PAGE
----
Toledo Visits Campus, Speaks on Latin American Democracy

“Alejandro Toledo does not fit the image of a Latin American president. His skin is too dark, his nose is too prominent; his hair is too long.” This is a description of the former President of Peru, Alejandro Toledo, as described by Stanford professor Larry Diamond in his book, The Spirit of Democracy.

On January 24, Toledo, the Freeman Spogli Institute for International Studies’ Payne Distinguished Scholar, delivered a moving, personally based speech about his belief that democracy is imperative in alleviating poverty and suffering in developing Latin American countries, drawing on his experiences as President of Peru from 2001 to 2006. A child from an extremely poor Peruvian village, Toledo was given the opportunity to study in America first at the University of San Francisco and then at Stanford University. These experiences, he said, inspired him to dedicate the rest of his life to bringing similar opportunities of education and more to the poor of Latin America.

Most people today, Toledo argued, are talking about the growth of countries like China, India, Russia, or Brazil – they fail to see recent, monumental developments in Latin America. He began by explaining his “cautious optimism” about the potential for economic growth in Latin America, citing figures such as the region’s overall 6% growth and its new markets for agricultural products in China and Europe. However, he emphasized, it is democratic institutions that are the greatest factor in increasing this economic growth. Without a strong, neutral judiciary system, freedom of the press, human rights, and accountability, such an amazing comeback would not have been possible.

Nevertheless, this boom comes with a price. Showing graphs of income distribution in the region, Toledo pointed out the fact that in the last six years, inequality has drastically increased. Presenting pictures of pot-bellied dirty children and villagers, he said that income “doesn’t capture the drama of poverty,” or the associated the infant mortality, malnutrition, the lack of access of education.

The “conventional wisdom,” Toledo said, is that economic growth will lead to poverty and inequality reduction. But without trickle-down effects, this sometimes isn’t the case and can lead to higher levels of inequality. According to him, this inequality leads to corruption, and disillusionment with the democratic institutions. Instead, he suggested, leaders must enact micro-reforms to target specific problems such as education, health care, and nutrition as part of a “concrete social agenda of democracy in Latin America over the next 20 years.”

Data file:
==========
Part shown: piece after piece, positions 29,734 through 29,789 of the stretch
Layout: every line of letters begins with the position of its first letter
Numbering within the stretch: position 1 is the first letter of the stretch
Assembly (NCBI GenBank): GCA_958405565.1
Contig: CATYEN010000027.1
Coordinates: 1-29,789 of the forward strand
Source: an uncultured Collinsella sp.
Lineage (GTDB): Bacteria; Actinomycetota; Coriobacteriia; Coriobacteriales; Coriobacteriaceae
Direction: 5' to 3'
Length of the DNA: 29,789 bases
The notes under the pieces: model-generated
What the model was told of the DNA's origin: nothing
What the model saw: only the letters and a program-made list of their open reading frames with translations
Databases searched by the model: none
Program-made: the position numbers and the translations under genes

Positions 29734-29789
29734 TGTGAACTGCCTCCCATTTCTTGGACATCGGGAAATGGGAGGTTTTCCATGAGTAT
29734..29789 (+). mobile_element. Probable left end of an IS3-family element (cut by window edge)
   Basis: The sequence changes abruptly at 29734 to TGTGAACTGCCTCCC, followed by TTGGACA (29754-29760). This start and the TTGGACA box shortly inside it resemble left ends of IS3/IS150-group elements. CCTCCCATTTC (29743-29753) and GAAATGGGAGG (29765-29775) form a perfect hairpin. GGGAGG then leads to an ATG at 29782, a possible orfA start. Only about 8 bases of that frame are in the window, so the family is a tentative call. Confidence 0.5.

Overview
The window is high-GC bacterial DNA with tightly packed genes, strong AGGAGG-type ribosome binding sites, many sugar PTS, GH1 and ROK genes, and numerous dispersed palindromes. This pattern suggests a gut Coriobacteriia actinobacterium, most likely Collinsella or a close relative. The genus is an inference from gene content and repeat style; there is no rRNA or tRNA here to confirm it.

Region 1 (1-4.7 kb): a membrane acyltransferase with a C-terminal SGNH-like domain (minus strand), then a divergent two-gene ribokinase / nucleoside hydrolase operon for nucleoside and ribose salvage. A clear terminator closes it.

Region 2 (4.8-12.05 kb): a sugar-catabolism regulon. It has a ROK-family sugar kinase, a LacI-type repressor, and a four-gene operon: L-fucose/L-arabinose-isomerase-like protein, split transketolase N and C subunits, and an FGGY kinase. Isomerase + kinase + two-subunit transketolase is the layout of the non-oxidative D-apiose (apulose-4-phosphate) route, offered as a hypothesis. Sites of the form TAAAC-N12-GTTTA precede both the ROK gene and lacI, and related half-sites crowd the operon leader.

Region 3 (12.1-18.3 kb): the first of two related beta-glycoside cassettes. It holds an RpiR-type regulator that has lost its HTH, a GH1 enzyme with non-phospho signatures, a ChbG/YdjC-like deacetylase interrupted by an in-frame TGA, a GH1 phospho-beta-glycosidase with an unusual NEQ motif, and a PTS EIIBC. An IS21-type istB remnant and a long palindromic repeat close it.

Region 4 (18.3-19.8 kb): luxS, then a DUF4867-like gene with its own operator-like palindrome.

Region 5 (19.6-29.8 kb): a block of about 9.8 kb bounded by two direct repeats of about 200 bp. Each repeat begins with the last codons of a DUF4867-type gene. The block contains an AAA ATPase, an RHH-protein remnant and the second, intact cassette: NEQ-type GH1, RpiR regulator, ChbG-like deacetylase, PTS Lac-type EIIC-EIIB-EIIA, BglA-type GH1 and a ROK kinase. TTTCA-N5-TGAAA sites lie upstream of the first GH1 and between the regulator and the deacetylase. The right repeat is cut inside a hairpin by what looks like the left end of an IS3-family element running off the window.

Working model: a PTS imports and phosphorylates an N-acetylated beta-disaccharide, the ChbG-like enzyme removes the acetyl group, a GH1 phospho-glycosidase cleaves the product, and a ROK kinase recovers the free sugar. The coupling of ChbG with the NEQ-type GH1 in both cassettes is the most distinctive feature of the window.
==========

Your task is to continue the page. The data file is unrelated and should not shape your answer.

Despite the gains under his leadership in real GDP, foreign direct investment, exports, and a reduction in fiscal deficits, Toledo is unsatisfied with what he has done in the social sector. If Latin America does not capitalize on the increase of prices in the world market currently, poverty will begin to increase when prices fall. Leaders, he said, must have courage to invest in “short-term” reforms, even knowing that the effects of such reforms are not immediately visible, making them less politically profitable. “We need to break away from the dictatorship of oil,” he emphasized, and, “invest heavily in nutrition, health, and education,” that is, in micro projects target to the poor, especially women. When questioned later about these projects, he cited one of his reforms that gave $30 to each woman in an extremely poor village with requirements of two pre-natal and post-natal exams, and vaccination and education of their children. “I don’t know how effective these programs are,” he said, because of their long-term nature; however he maintained that he had strong confidence in these reforms, and in their potential for efficacy.

When asked by Professor Michael McFaul about how he dealt with the opinions that one hears from other countries, particularly the former Soviet Union, about the virtual impossibility of enacting economic reform, Toledo cited his naiveté and inexperience, but firm belief in democracy as his guiding principle. “Thank God I didn’t have experience!” he said, “I didn’t know how many crocodiles were in the swimming pool.” All he knows, he said, is that poverty can only be reduced within democracy. Breaking the vicious cycle of poverty causing inequality, and thus corruption, can only be done in a democracy that lets people demand accountability from its leaders; otherwise, corruption will continue running rampant.

Elevating a country of low GDP, a corrupt judiciary system, and little faith in democratic institutions has been no simple task. Toledo pointed out his popularity level of 8% at one time during his career. His term ended, however with a 65% approval rating. “Whatever I have done,” he said, “history and the government will judge, but I did it within a framework of absolute respect to democratic institutions.” This courage and whole-hearted dedication to the principles of democracy are the marking characteristics of Toledo and his message, and ones that the world could well afford to emulate.

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